Friday, Sept. 8, 2017 | 2 a.m.
After a tumultuous week for the Trump administration, the president gave a scripted speech about his plan to deal with Afghanistan. Two days later, in Phoenix, President Donald Trump went off script and gave a divisive speech, omitting his “on many sides” phrase from his prior speech denouncing the violence in Charlottesville, Va.
Blaming others for his weaknesses is a rigid dictum of the Trump presidency. In an increasingly divided country, Trump has become a provocateur. It reminds me of what it must be like to live in Afghanistan, with all of its tribal factions.
It is not that people do not see Trump’s erratic behavior. Some people just do not care.
The factionalism in the U.S. is severely ingrained. It strikes me that we can only survive this struggle if we can keep our demeanor, our manners and a sense of other people’s wellness.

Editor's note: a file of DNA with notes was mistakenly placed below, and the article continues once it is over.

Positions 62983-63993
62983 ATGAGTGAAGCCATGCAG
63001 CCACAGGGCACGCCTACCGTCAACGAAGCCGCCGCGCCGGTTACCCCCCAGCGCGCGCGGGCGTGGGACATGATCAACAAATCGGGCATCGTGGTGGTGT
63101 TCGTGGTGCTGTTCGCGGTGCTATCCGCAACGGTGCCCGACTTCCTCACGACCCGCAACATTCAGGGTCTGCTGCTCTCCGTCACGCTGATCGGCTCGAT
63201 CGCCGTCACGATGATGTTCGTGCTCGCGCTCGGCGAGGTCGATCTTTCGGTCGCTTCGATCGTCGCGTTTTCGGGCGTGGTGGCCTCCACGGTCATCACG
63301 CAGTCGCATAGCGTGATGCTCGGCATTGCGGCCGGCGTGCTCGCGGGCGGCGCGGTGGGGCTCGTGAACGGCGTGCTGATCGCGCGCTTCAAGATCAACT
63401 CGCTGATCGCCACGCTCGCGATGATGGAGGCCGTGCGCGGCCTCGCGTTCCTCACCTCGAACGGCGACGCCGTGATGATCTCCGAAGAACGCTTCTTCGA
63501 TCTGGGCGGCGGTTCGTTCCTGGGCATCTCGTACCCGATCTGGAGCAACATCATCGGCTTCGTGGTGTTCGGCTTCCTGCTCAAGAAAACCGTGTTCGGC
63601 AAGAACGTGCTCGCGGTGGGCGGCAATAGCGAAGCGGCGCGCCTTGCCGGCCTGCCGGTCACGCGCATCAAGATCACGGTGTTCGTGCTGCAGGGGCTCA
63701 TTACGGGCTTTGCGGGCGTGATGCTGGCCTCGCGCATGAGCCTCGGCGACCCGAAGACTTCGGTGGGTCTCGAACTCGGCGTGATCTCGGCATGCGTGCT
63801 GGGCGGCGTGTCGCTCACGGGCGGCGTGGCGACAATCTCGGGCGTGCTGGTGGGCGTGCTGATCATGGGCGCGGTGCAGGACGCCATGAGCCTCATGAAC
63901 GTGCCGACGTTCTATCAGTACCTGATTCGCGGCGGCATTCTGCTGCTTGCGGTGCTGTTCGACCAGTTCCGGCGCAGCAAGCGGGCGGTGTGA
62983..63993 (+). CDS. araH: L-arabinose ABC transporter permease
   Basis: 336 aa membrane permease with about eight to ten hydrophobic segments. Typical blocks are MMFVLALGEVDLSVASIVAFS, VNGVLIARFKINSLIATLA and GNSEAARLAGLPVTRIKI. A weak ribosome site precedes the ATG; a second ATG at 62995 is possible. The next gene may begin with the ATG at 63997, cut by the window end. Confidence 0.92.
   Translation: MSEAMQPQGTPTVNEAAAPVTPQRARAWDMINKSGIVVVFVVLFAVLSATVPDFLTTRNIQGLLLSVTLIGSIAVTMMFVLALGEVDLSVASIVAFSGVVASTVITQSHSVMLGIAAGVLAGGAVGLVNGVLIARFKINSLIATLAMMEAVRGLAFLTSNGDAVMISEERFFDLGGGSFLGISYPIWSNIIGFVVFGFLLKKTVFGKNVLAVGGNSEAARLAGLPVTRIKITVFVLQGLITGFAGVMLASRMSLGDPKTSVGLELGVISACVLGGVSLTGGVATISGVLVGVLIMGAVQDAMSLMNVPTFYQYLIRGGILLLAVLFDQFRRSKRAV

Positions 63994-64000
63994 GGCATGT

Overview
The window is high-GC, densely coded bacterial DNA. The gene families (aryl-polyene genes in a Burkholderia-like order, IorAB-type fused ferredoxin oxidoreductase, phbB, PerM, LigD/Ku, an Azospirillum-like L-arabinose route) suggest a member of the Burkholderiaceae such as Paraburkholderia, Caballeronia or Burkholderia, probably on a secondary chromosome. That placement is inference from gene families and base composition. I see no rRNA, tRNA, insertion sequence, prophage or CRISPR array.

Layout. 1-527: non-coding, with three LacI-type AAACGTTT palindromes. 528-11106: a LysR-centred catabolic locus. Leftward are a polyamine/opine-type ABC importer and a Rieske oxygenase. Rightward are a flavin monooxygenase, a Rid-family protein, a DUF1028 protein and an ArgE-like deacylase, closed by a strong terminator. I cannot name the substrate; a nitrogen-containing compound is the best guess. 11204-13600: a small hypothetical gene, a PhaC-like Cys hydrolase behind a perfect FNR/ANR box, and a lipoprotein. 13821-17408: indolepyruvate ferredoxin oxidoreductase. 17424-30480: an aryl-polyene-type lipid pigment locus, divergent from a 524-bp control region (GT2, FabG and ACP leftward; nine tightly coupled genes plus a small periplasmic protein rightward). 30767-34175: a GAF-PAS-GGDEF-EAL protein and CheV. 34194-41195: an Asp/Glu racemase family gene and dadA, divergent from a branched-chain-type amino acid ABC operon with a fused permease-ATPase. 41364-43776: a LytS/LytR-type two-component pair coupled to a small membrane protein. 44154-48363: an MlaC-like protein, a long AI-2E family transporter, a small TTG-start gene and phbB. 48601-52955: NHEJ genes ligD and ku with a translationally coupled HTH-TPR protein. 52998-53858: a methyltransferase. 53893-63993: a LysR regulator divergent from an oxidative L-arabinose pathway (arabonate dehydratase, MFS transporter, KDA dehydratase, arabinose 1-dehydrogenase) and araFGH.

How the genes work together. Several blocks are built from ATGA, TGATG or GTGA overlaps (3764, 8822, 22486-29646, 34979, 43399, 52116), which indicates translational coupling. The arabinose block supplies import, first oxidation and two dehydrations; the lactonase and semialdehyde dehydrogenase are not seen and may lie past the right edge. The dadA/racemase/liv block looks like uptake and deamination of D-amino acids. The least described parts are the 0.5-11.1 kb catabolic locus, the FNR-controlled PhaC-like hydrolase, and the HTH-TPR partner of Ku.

Nelson Mandela said that hate was learned. It seems to me that there are people who love to hate. If hate is normalized, as it was in Nazi Germany, it becomes a dogma and a sense of perception.
In my horticultural view of life, you can’t be a leaf without knowing you are part of a tree. We are a diverse nation depending on the understanding that innate loathing lessens the entire social cohesion. Leaves come and go, but their contribution is recorded in the rings of the tree trunk. If we don’t know history, we don’t know anything.